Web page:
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Thread: Any Advice will be gratefully received

  1. #71
    Senior Member blabbermouth ScoutHikerDad's Avatar
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    It can happen to any of us. I've been straight shaving for 10 years, and I let a spike-point shorty that TC loaned me to try last summer bite me twice! I have shaved with a number of spikes over the years without incident. I think that this one being a shorty-I didn't anticipate that point being where it was when I lifted the heel, and it just dug into my fat cheek lol!
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  2. #72
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    Quote Originally Posted by outback View Post
    Yep!...it was all you. No doubt about it.
    LOL, Seriously though Mike.

    You sent that Demon wicked sharp, you should stop shaving and dedicate your life to honing razors for me.

    I will say though, I’m really pleased that my stropping has come along well enough that I haven’t killed your edge. Although my cheek might not agree.

    Steve
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  4. #73
    Senior Member blabbermouth outback's Avatar
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    Id be more than happy to hone them for you, but I would imagine shipping fees would be the hardship. But that's your call. But I'm not gonna stop shaving. Could you imagine that...a guy that doesn't shave, saying...eh, buddy, ya want me to hone yer razor for ya.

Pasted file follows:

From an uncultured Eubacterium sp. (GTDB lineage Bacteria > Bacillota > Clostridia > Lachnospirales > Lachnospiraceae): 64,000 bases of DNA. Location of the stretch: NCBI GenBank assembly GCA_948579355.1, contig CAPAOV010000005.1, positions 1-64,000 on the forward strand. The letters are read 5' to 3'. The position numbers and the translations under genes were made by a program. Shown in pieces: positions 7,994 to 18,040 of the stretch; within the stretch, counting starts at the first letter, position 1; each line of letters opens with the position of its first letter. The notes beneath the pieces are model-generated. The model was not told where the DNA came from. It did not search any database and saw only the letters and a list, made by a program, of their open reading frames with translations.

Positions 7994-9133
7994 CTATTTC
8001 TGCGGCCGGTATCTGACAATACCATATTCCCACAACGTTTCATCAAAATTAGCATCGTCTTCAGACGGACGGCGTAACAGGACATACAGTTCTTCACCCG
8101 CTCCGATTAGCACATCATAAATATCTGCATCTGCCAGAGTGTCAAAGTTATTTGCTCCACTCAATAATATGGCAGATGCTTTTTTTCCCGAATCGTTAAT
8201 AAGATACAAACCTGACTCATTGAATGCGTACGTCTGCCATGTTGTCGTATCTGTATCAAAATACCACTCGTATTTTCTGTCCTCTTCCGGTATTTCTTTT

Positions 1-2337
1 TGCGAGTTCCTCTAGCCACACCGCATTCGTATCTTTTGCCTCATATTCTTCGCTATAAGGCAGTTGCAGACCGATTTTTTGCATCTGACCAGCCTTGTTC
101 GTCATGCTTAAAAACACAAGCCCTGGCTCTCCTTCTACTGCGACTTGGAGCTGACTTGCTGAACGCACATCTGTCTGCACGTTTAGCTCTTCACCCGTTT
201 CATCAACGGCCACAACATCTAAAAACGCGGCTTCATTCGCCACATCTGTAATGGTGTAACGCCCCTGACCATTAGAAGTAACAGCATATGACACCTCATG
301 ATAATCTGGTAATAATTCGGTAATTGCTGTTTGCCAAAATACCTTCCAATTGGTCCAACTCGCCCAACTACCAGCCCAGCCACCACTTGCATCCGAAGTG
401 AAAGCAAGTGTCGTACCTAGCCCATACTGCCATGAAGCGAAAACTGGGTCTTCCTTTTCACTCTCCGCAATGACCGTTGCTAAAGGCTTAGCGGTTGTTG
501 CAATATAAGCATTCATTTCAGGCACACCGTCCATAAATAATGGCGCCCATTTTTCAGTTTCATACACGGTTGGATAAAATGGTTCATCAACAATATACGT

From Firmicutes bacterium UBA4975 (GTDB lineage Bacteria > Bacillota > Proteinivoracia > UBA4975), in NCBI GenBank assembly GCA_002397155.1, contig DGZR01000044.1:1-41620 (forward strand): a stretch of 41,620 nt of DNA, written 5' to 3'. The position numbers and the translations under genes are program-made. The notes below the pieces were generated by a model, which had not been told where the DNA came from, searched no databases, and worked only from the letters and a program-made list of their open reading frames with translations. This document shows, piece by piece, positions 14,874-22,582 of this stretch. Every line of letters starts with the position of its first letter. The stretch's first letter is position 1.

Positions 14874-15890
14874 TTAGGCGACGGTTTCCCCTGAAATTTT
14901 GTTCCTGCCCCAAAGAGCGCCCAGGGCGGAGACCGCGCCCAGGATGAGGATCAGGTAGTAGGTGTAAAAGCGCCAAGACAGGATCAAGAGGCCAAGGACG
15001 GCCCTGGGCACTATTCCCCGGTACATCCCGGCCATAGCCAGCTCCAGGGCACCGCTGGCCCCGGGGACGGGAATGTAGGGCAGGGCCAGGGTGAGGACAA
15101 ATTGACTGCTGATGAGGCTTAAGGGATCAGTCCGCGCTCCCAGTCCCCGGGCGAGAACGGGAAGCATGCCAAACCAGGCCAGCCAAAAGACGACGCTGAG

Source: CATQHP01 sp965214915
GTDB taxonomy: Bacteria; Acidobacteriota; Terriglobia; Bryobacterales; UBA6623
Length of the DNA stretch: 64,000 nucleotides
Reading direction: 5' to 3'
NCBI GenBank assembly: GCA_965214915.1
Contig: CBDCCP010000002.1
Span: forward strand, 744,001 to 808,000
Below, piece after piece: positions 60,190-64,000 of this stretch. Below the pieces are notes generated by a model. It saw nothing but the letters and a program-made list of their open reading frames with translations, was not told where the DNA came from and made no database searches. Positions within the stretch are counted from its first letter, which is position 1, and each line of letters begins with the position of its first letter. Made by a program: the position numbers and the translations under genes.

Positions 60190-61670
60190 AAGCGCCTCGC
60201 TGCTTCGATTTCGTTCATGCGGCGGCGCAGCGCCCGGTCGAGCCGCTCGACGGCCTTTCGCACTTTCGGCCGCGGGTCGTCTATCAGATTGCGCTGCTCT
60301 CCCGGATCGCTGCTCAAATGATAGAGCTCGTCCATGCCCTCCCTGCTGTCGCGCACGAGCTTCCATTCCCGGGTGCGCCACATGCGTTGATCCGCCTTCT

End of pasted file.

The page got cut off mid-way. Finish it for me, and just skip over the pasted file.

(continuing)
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  5. #74
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    Quote Originally Posted by STF View Post
    LOL, Seriously though Mike.

    You sent that Demon wicked sharp.
    @Outback

    I have noticed that the more I use that Demon and the more it gets stropped. The more comfortable it is.

    Why would that be? Am I just getting used to the razor or maybe stropping makes an edge more comfortable.

    Or maybe it’s just my imagination.

    It was so nice this morning.

    Steve
    Last edited by STF; 11-17-2019 at 04:43 PM.
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  6. #75
    Senior Member blabbermouth outback's Avatar
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    Stropping will help mellow a edge like that one. So your not doing anything wrong. The strop is rounding of the base of the apex, giving the edge a convexed look. That's why I use a progression of strops after a fresh honing.

    I start with a heavy draw, and finish on a lite draw, like a shell or Roo strop. Between all those strops, I accumulate somewhere around 300 passes or more. And well worth the effort come shave time.

    I got a barber that has me hone his razors once in awhile. His are convexed, big time. I might hone them once or twice a year, other than that, all he does is strops them.

    Here's a pic of one of his. You can see how rounded the apex is.

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    Mike

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  8. #76